What happens when roleplayer’s in-game feelings spill into their real lives? How are role player communities affected by what happens in a larp?
This talk will explain the phenomenon of bleed in role-playing games and advocate for greater awareness of the phenomenon and increased discussion surrounding the emotional content of role-playing games.
Sarah Lynne Bowman (Ph.D.) teaches as adjunct faculty in English and Communication for several institutions including The University of Texas at Dallas. McFarland Press published her dissertation in 2010 as The Functions of Role-playing Games: How Participants Create Community, Solve Problems, and Explore Identity. Together with Aaron Vanek, Bowman co-edited The Wyrd Con Companion 2012, a collection of essays on larp and related phenomena. Her current researchinterests include examining social conflict and bleed within role-playing communities, applying Jungian theory to role-playing studies, studying the benefits of edu-larp, and comparing the enactment of role-playing characters with other creative phenomena such as drag performance.
Site: Sarah Lynne Bowman
Larp is great in building strange realities, far-away worlds and fantasies unheard of. But can it also be used to recreate authentic situations from real life to enable development workers to not only know about intercultural competence, but maybe even develop it before really coming in touch with a foreign culture?
Stefan Deutsch plays and facilitates larps for nearly 20 years, co-wrote one of Germany’s most controversial larp rules system and was one of the organizers of the MittelPunkt larp conference in Germany. He lives in Germany and Tanzania and works as a consultant for a software company and larp.
Site: Reality check
How do you teach the complexity of larp design to beginners? This was the question that triggered The Mixing Desk of Larp – a framework for thinking about larp design. Like the sound or light technician adjusting faders to achieve the desired effect, the larp designer adjusts the faders of the Mixing Desk of Larp to change his or her game.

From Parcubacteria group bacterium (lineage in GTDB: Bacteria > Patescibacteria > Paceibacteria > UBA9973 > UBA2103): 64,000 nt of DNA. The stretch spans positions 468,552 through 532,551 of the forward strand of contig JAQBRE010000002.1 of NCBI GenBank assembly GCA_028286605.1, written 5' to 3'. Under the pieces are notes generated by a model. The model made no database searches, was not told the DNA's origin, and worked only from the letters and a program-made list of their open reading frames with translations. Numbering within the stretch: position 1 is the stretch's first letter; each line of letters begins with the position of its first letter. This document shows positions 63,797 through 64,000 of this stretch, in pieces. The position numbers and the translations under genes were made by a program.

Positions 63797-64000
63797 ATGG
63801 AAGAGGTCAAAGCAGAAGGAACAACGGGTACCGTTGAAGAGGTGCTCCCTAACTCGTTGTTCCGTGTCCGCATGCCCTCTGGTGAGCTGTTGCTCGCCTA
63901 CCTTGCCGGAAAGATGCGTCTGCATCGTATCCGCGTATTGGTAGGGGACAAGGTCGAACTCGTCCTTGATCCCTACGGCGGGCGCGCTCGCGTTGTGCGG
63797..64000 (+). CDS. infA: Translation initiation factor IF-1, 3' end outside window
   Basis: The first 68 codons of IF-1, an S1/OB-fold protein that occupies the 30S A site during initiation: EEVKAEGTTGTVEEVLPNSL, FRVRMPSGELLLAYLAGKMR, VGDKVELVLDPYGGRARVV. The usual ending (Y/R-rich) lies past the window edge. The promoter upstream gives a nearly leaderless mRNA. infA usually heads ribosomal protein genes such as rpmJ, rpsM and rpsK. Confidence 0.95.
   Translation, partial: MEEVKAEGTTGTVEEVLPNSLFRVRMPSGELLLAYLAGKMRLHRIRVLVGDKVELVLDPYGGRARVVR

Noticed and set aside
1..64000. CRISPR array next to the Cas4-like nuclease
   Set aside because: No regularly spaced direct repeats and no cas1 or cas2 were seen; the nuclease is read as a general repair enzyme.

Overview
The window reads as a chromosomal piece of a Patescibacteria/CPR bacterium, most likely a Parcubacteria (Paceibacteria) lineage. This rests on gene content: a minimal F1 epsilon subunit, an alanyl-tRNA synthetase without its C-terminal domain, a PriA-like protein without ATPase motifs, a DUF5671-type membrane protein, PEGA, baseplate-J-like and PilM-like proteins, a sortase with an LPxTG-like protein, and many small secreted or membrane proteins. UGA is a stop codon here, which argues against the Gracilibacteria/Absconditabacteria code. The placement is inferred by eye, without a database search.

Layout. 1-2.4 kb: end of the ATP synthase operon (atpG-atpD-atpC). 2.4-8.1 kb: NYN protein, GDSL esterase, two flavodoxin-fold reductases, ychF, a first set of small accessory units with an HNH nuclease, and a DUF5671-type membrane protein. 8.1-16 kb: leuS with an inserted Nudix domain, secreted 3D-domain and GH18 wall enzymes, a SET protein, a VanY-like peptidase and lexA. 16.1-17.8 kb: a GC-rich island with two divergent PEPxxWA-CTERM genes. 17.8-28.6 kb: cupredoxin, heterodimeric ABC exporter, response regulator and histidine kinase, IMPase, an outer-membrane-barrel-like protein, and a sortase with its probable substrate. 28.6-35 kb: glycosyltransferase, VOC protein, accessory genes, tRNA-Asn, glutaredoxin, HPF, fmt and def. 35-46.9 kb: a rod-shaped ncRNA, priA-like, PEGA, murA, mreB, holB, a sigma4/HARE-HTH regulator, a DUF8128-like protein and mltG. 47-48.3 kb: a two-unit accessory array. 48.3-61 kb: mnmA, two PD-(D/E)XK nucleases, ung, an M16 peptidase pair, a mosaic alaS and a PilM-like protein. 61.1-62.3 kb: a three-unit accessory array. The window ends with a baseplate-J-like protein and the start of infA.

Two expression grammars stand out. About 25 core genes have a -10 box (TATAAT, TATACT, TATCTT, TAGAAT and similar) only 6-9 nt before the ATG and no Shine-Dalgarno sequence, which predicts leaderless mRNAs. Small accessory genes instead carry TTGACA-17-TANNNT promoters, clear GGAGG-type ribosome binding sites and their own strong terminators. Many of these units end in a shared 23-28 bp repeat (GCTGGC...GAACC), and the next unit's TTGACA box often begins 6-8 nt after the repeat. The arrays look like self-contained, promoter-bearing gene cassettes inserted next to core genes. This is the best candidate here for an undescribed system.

This talk explores how this can make larp design easier to teach as a game design discipline. It also helps designers become more aware of the default positions of their larp design.
There are plenty of people who contributed to the Mixing Desk of Larp. All the organizers and lecturers of the Larpwriter Summer School 2012 are to be credited as well as Swedish pedagogic larp company LajvVerkstaden. And also the community at large for developing the tools and terms used.
Read more about the Larpwriter Summer School and find resources and videos at www.larpschool.org.
And read the Knutepunkt book of 2013 and at the Mixing desk article at The Nordic Larp Wiki.
Martin Eckhoff Andresen is a larper, organizer and game designer from Oslo, Norway. He has been involved with Fantasiforbundet’s “Larpocracy” projects in Belarus, that explore the role of games as a tool for informal education. He has edited Playing the Learning Game – A practical introduction to educational roleplaying (2012). At daytime, he’s finishing a master thesis in economics.
Site: Nordic Larp Wiki – The Mixing Desk of Larp
What is a “Nordic Larp”? What does that expression mean? A few years ago these questions were academic or trivil. That was before the term acquired recognition and brand value.
Now there is something at stake. In this talk one of the editors of the Nordic Larp book explains what he thinks the term means, where it came from, who gets to define it, and what is so damn special about it anyway.
Read the full keynote transcript
Nordic Larp Wiki
Jaakko Stenros (M.Soc.Sc.) is a game researcher at the Game Research Lab at the University of Tampere, Finland. Currently he is working on a dissertation on the limits of games. Together with Markus Montola, Jaakkohas edited three books on larp, Playground Worlds (2008), Beyond Role and Play (2004) Nordic Larp (2010). They are also authors of Pervasive Games: Theory and Design (2009).
Site: Jaakko Stenros